To date, only one randomized, controlled trial including 100 patients with obesity has compared preoxygenation with high-flow nasal oxygen and noninvasive ventilation before intubation in operating room. The results were in favor of noninvasive ventilation with better oxygenation and fewer episodes of hypoxemia [52]. In critically ill patients with obesity, data on effects of preoxygenation strategies are very scarce. However, noninvasive ventilation [24, 27, 28] or positive pressure [53] applied during preoxygenation in unselected patients with acute hypoxemic respiratory failure seems to be more beneficial as compared to standard oxygen or high-flow nasal oxygen in terms of minimal pulse oximetry or occurrence of severe hypoxemia during intubation procedure.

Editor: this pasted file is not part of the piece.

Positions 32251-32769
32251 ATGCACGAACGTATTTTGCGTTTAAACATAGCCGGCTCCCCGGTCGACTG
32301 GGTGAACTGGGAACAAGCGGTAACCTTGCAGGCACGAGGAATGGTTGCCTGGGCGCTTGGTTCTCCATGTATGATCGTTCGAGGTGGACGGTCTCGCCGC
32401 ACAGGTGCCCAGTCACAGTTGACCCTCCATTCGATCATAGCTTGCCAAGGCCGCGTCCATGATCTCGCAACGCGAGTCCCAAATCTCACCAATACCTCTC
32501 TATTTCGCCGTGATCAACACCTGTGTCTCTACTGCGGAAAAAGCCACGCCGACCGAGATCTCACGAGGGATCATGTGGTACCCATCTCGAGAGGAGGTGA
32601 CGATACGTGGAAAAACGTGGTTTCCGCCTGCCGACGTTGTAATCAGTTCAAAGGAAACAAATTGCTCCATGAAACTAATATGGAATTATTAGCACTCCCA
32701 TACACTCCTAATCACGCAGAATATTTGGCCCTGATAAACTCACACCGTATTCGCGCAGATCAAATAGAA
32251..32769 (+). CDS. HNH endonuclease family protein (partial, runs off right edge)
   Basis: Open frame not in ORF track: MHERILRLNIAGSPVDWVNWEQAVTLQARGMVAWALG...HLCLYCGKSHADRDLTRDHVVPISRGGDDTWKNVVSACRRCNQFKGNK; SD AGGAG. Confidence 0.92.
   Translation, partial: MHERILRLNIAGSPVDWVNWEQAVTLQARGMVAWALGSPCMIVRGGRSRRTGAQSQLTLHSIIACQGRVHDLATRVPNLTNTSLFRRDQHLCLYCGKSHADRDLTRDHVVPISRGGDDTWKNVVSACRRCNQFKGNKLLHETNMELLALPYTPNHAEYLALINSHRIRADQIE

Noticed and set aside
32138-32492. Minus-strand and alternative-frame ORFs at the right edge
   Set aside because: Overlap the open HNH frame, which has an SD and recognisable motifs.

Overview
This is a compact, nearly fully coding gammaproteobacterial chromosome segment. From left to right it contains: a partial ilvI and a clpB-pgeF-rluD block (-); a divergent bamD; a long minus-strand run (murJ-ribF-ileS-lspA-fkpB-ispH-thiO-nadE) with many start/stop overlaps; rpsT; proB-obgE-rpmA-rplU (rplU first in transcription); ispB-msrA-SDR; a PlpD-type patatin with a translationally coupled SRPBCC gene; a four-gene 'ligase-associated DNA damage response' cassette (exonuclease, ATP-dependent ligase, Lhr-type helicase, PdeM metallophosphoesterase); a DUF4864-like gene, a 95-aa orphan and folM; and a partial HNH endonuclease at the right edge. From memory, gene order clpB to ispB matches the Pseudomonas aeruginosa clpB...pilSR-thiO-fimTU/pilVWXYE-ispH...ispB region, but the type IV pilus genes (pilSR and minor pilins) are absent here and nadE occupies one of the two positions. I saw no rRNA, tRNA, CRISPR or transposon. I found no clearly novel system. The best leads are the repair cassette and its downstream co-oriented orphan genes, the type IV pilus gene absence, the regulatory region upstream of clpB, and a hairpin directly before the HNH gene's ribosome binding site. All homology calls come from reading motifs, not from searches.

Although our original trial showed benefits of noninvasive ventilation as compared to high-flow nasal oxygen during preoxygenation in moderate-to-severe hypoxemic patients [24], the present post hoc analysis did not find any difference between noninvasive ventilation and high-flow nasal oxygen in the subset of patients with obesity and acute hypoxemic respiratory failure. There are several potential explanations for these discrepancies between results in operating room and those in critically ill patients. First, previous studies conducted in operating rooms included patients with obesity without acute respiratory failure or hypoxemia. In patients with primary respiratory failure as reason for intubation, provision of oxygen by noninvasive ventilation or high-flow nasal oxygen was insufficient to avert intubation and improve hypoxemia, which meant that continuing noninvasive ventilation or high-flow nasal oxygen might be expected to be similarly ineffective.